For those of us who have lived through a major disaster like Christchurch’s 2010 and 2011 earthquakes, we know the importance of having supplies and an evacuation plan for your pets.  It’s also a challenge to get authorities coordinated to respond to animal welfare problems during major events.

Read more about San Francisco’s disaster planning in this New York Times article.

Kathleen Crisley, specialist in dog massage, rehabilitation and nutrition/food therapy, The Balanced Dog, Christchurch, New Zealand

Dog friendly shopping in Colorado

****This is a re-print of my column that appeared in the December 2010 issue of NZ Dog World magazine.  Since that magazine is currently available to NZ Kennel Club members only, I’m re-publishing it here because it is a topic I’m passionate about.****

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I thought I’d share my experience of dog-friendly shopping in the state of Colorado, where I recently traveled for my business.

Colorado is a state that clearly values the companionship of dogs.  They were everywhere:  in trucks, cars and – unlike New Zealand – they were welcomed in many shops and public shopping areas.   On my flight from San Francisco to Denver, there was even a passenger who had a small dog in a carrier.  (Many U.S. airlines now allow small dogs into the cabin as carry-on luggage.)[1]

I wished my Daisy could have traveled with me to enjoy the sites (but she wouldn’t have appreciated the long flight or the required three-month quarantine on our return to New Zealand).

Dogs welcome

Dog owners could easily identify shops where their dog would be allowed to enter.  These shops displayed a Dogs Welcome logo in their window.  Interestingly, these shops sold clothing and footwear for people and were not just pet stores.  An outdoor mall in Castle Rock went a step further by providing grassed park areas and dispensers of plastic bags for dogs to have a ‘comfort stop.’

Other shops made up their own signs, such as one retailer whose sign proclaimed, “Four Legged Friends Welcome.”

I asked a shop attendant if they get many shoppers accompanied by their dogs.  She replied, “Yes.  Lots.  Particularly on weekends when people who work all week want to be out with their pet.”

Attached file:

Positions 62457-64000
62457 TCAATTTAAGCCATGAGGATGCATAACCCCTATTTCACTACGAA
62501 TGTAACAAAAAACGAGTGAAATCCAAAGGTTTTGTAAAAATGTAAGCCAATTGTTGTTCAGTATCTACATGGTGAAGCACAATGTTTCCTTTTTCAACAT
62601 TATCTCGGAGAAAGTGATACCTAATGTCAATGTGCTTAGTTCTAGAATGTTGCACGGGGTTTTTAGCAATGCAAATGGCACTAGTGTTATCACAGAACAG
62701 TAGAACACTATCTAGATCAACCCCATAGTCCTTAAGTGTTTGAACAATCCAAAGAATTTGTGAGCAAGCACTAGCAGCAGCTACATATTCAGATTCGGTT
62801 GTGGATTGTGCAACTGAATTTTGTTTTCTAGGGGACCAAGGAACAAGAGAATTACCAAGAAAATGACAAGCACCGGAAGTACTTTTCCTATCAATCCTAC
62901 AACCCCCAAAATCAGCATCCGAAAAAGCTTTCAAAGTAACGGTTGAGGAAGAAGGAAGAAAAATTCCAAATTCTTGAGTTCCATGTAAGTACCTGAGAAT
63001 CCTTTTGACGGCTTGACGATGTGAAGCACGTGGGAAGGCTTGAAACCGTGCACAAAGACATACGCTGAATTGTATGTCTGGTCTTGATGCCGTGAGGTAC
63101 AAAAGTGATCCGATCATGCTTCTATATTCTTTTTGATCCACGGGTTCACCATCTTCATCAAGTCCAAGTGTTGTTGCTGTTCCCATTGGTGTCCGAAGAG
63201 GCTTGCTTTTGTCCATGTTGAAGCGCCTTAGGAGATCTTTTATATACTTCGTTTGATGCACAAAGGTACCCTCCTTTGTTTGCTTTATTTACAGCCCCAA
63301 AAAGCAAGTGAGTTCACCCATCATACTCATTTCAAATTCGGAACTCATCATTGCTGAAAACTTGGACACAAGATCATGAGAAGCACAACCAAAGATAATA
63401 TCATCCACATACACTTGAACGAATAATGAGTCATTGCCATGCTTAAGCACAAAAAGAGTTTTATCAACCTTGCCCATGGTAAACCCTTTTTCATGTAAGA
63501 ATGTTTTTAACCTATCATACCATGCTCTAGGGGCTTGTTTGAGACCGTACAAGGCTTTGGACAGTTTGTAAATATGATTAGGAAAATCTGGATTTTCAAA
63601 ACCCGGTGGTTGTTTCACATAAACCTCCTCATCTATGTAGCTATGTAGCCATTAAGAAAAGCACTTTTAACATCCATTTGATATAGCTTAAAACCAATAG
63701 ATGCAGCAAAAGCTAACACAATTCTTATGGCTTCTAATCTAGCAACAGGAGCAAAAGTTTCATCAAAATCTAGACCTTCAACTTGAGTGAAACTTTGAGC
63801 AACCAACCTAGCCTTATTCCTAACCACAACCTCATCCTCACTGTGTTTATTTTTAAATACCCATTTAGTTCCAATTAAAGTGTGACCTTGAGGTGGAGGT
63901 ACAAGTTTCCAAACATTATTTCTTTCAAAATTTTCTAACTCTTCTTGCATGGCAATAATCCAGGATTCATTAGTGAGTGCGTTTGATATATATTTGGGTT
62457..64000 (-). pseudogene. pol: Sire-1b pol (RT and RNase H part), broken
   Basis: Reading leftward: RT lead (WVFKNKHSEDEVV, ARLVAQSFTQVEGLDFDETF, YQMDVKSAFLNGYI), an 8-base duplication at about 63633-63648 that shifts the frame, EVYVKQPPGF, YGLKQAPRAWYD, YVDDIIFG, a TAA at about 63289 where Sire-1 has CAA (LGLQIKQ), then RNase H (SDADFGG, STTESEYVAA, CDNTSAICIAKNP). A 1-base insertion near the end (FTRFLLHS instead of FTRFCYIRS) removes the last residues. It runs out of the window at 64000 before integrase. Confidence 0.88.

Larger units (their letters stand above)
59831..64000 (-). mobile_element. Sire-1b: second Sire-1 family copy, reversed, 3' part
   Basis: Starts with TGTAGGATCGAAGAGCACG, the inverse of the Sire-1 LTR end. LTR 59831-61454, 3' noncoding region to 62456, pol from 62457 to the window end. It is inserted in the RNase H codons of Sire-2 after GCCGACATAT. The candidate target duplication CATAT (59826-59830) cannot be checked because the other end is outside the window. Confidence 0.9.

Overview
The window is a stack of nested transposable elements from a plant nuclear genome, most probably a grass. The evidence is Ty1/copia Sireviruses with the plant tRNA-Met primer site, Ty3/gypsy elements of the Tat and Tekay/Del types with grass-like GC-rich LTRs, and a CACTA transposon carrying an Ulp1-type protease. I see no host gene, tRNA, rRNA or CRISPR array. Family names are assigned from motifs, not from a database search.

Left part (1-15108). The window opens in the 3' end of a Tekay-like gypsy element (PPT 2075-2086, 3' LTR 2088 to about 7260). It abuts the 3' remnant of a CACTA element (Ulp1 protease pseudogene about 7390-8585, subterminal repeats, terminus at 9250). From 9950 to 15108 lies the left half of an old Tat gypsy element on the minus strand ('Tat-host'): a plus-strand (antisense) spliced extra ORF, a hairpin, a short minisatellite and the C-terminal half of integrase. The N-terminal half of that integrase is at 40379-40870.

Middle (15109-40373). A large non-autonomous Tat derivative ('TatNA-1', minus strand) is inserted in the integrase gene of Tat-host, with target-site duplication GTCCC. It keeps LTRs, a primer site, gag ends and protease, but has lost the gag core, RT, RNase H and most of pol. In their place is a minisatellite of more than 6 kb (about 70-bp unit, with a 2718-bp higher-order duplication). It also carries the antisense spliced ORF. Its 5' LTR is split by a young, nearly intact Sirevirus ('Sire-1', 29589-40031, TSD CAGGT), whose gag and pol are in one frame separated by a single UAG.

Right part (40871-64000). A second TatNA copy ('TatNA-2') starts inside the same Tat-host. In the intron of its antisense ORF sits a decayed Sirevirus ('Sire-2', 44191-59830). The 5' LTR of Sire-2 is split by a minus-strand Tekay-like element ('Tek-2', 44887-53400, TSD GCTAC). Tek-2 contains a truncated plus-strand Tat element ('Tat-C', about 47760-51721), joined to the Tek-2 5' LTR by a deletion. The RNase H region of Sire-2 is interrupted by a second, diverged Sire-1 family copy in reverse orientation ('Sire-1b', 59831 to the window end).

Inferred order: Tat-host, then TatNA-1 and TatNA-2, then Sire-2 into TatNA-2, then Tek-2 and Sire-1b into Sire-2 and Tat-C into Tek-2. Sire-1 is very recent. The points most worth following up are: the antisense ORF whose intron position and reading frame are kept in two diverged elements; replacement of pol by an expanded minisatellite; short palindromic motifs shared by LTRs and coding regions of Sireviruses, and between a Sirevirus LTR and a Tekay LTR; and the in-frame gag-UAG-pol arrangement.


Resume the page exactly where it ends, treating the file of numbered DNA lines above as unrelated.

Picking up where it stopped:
Dog rest stops

I noticed that many communities welcomed dogs in their shopping areas by providing bowls of water for passing dogs to drink from.  I quickly became accustomed to seeing these ‘dog rest stops’ in virtually every town that we visited.

Rest stops varied in style and offerings.  Some were simply a single water bowl or raised water bowls.   Pet shops would often include extras, such as a bench for owners to sit in.  In Manitou Springs, a popular tourist destination at the foot of Pike’s Peak (elevation 4,800 m), a sweet shop provided vending machines with dog treats.  For 25 cents, a passing dog owner could purchase a handful of treats.

Good behaviour required

In all of the communities I visited, dogs and owners acted responsibly.  There was never a pile of poo left on the footpath and dogs didn’t jump on passers-by.  Responsible dog ownership is clearly essential for communities to embrace dog-friendly shopping.

And so, I leave you with good wishes for the summer holiday season and encourage you to think:  Is dog-friendly shopping appropriate for New Zealand and, if so, what will it take to get dog-friendly shopping established here?


[1] The dog carrier is considered the single piece of carry-on luggage for the owner; the dog must have current vaccinations and is not allowed out of the carrier during the flight.

Additional photos of my trip can be found in this blog post.

Kathleen Crisley, specialist in dog massage, rehabilitation and nutrition/food therapy, The Balanced Dog, Christchurch, New Zealand